The International Crisis Group
is an independent, non-profit, non-governmental organisation committed to preventing and resolving deadly conflict. It recently published a report into the killings at Totonicapán featured here
previously. The report, ‘Totonicapán: Tension in Guatemala’s Indigenous Hinterland’
, includes the following recommendations:
President Pérez Molina should commit his government to a timetable and benchmarks for police reform – including the training and equipping of units specialised in crowd control – so that the military can be withdrawn from crime fighting and other public security functions
Security forces should work closely with protest organisers (and vice versa) to guarantee that demonstrations can proceed peacefully with as little harm to economic activity and commuters as possible.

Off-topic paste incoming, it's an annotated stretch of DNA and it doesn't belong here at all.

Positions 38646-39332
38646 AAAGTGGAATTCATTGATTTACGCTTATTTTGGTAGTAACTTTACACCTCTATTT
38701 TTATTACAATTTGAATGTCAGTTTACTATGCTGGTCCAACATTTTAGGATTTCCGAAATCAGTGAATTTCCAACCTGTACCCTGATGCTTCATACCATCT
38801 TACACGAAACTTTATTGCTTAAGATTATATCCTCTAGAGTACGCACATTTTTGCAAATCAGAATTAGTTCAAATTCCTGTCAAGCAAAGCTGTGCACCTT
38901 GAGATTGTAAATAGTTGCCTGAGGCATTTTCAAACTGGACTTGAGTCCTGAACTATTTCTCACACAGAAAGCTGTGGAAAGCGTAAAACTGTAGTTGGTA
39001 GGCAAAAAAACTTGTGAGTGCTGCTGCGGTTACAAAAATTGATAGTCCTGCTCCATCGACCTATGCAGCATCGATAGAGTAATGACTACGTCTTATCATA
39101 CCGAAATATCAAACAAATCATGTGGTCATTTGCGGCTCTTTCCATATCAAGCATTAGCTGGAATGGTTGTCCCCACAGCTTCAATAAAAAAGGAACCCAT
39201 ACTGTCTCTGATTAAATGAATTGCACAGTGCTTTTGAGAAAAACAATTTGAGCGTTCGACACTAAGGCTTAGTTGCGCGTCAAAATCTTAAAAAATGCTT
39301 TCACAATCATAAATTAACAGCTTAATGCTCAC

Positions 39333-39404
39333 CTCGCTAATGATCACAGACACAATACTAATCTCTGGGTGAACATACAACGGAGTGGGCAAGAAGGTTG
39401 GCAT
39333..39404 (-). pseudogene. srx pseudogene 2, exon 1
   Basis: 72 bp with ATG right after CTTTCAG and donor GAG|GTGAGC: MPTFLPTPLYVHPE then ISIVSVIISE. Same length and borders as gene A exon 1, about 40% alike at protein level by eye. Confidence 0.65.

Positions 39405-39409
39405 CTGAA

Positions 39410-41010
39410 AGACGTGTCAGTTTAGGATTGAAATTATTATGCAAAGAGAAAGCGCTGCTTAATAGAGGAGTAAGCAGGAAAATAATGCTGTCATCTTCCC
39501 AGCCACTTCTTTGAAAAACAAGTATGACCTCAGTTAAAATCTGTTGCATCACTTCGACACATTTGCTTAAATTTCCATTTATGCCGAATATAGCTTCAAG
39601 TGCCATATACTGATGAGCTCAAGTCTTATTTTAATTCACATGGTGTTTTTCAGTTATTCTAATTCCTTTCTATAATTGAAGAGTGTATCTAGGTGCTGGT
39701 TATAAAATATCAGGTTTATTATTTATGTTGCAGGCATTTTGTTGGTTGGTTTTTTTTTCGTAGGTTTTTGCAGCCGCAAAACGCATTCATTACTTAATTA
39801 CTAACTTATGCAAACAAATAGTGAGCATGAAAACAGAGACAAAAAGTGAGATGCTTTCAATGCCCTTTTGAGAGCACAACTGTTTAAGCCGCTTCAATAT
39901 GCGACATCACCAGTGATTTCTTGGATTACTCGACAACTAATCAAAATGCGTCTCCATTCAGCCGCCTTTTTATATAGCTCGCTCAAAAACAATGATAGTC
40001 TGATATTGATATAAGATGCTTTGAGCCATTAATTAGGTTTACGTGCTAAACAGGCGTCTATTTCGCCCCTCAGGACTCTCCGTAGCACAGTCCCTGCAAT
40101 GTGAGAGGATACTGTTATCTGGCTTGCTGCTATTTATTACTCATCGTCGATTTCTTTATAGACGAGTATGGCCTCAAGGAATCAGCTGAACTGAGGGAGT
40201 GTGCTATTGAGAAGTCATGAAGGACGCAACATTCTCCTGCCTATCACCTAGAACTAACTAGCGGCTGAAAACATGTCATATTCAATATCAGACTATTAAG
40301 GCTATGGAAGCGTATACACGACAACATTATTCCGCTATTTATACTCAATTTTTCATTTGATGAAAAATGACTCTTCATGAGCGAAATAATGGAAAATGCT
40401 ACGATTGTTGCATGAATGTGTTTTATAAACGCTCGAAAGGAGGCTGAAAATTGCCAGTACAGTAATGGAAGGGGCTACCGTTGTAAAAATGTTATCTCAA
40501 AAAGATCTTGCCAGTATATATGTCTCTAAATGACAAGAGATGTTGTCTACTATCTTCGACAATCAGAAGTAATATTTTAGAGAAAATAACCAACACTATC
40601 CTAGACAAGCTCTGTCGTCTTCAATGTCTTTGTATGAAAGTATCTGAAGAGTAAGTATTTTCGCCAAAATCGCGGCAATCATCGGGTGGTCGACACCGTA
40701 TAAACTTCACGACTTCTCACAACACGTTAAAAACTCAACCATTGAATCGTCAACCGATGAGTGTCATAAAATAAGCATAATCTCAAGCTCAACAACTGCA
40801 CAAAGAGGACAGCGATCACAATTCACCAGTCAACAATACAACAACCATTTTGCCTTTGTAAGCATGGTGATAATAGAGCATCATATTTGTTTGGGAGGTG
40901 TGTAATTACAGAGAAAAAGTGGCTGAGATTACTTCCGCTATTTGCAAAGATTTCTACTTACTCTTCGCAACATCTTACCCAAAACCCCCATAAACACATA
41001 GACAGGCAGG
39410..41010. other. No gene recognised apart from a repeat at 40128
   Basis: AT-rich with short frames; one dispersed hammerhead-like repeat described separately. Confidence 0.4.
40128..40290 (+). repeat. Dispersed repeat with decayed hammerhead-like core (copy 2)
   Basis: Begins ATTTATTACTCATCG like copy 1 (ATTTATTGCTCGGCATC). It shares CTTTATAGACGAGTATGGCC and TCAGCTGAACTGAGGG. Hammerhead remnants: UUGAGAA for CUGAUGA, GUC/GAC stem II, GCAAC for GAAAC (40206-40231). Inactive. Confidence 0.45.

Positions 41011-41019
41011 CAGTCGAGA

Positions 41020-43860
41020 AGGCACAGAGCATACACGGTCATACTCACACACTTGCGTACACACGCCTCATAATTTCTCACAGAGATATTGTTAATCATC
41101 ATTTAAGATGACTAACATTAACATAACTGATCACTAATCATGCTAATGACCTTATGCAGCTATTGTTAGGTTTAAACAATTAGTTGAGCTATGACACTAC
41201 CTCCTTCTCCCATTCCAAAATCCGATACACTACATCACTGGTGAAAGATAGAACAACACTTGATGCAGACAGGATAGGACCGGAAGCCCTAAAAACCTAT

Congress should create legal means of addressing the legitimate concerns of communities about environmental degradation and the social and economic impact of hydroelectric and mining projects; and seek input from local indigenous leaders on legislation to establish the “good faith” consultations required under International Labour Organization Convention no. 169.
The National System of Permanent Dialogue (SNDP) should promote a comprehensive review of extractive best practices, in close consultation with investors, environmental groups and indigenous organisations, in order to devise joint strategies aimed at protecting local interests.
Investors should perform environmental and human rights due diligence that takes carefully into account the special needs and challenges faced by indigenous communities; and also conduct base line studies and ongoing assessments through credible mechanisms in collaboration with the community.
You can read more here